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From Charleston.
[special correspondence of the Dispatch.]

Charleston, Feb. 12th, 1861.
For two days past (especially on Sunday) there were startling reports flying about the city, to the effect that Col. Hayne and Lieut. Hall having returned from Washington, and Hayne's mission proving abortive, now the Fort would have to be taken. Such were the impressions on the minds of almost all men, even those who had adhered to the opinion that a conflict was most improbable, and, therefore, I lost no time, early Monday morning, to ascertain the truth of all these reports from "headquarters," and, to my great joy, found that no such thing had been contemplated, for the reason that the Constitution of the Provisional Government had been adopted a President and Vice President had been elected, and the war power, both offensive and defensive, was invested in the hands of the Government, to which South Carolina, of right belongs hence this State would take no step in the matter, except to prevent reinforcements, or repel sudden attack.

It is now thought that our Government will send Envoys to Washington immediately, as it will to other foreign nations, demanding to be recognized as an independent nation; and also to treat with the Government of the United States for all forts, arsenals and public buildings situated within the territory of the Southern Republic, and then, if they are not all given up for a fair and honorable compensation, they must be, they will be, taken at all hazards.

You will see that the Provisional Congress propose to admit all imports at a very low duty — at most, ten per cent, and possibly less — fare, if possible. This low duty, vs. your present high tariff, and the full expectation that your National Government will, in a few days, augment it, perhaps, full ten per cent., will not fail to strike you as being highly infurious to Virginia, should she remain attached to the North, as I have every reason to believe she will, if letters from intelligent private and public gentlemen of your State, 50th Union men and Secessionists, are to be relied on. What chance will your Richmond merchants, or the merchants of the North, stand to apply the Gulf States, when your duty is 5 or 30 per cent. higher than ours? Will not Northern capital flow to Charleston, Savannah Mobile, New Orleans and Galveston, and have the rotten, old sinking Union as rates from a burning ship? Your merchants and four people generally will do well to think of these things before they determine in Convention to remain with a people who despise her.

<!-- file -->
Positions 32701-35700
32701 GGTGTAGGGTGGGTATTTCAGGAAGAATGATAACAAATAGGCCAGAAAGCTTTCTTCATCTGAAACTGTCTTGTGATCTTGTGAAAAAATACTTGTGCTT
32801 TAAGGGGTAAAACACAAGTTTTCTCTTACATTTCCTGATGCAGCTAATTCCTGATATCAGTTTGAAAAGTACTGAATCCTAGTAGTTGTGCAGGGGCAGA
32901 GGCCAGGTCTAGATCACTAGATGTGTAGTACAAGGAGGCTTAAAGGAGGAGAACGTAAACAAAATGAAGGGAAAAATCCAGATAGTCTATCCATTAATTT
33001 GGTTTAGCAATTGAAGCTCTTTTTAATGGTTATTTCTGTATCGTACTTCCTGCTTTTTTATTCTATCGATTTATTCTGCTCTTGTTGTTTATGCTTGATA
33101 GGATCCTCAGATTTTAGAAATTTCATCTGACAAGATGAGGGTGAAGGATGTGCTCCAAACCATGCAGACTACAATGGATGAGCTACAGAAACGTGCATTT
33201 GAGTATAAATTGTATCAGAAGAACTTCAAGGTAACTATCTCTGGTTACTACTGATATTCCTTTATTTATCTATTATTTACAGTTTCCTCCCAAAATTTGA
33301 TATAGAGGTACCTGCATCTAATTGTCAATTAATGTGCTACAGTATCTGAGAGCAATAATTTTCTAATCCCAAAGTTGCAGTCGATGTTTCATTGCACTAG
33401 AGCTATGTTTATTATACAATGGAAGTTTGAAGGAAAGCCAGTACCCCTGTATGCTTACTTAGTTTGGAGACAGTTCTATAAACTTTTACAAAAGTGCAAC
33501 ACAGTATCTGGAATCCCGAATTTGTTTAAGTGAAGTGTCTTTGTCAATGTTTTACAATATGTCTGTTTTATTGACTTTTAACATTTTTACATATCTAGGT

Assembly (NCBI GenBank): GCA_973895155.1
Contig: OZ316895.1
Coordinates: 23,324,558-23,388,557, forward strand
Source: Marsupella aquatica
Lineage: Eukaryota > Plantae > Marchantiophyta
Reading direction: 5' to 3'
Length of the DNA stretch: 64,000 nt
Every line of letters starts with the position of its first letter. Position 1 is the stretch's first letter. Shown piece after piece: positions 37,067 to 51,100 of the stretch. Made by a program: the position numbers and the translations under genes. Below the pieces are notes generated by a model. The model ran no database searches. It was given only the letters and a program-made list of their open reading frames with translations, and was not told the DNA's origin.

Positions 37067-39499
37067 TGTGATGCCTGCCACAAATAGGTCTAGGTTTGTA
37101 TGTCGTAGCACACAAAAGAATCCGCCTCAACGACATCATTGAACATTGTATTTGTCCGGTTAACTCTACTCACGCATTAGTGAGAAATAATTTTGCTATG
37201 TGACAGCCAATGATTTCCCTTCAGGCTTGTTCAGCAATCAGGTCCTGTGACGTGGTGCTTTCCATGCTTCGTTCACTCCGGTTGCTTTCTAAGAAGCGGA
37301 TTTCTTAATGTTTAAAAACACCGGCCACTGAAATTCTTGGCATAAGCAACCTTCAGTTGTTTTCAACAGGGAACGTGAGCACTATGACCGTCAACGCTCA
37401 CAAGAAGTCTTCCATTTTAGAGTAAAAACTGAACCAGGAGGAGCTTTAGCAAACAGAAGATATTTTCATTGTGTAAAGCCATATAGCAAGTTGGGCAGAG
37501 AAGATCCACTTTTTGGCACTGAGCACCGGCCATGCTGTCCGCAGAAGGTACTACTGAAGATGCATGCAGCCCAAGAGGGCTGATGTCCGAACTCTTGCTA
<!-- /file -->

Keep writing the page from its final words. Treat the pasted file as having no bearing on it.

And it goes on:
The election of Davis and Stephens gives entire satisfaction to our citizens, and as far as I have heard, to the entire South. Mr. Davis is a statesman of no small ability, as you and the nation know, a great Captain, and above all, an honest and upright man.-- Mr. Stephens is what may be called a great man, a wise counsellor, a self-made man, (if any one can be said to be self-made, which I think bad theology,) and whose character is totally without spot or blemish. The government will be, beyond doubt, made up of the best material, and will be energetic and patriotic.

You may have seen in the New York Herald, a card, signed by "Capt. J. C., " who imposes himself off as a Captain lately excluded from our school-ship, and who undertakes to give the condition of our fortifications. I need hardly tell you that no such fellow ever disgraced that ship, and that the knowledge I have personally of all our fortifica- tions to which he alludes, shows that the fellow was only a bad "guesser" and a base impostor.

Trade is evidently improving here. Cotton is now coming in at the rate of three thousand bales per day, and meets with ready sale at from 10 to 12 ½ cents for Uplands.

Europe is thrown into consternation for fear of a short crop, consequent upon the revolution in this country. Black Republicans, especially in Boston, are not quite so saucy since the English journals have spoken out so plainly as to their policy in case that our cotton ports should be blockaded. Ah, me cotton or almost omnipotent--it is financially so, and, to a mighty extent, politically so. If we were a grain-raising people, (who had bid defiance in adjusting our rights,) to the North, we should not leave a "grease spot" between the Yankee and the Englishman; but, thank Providence, we have what both want, and which neither can do without, and they can get it anywhere else.

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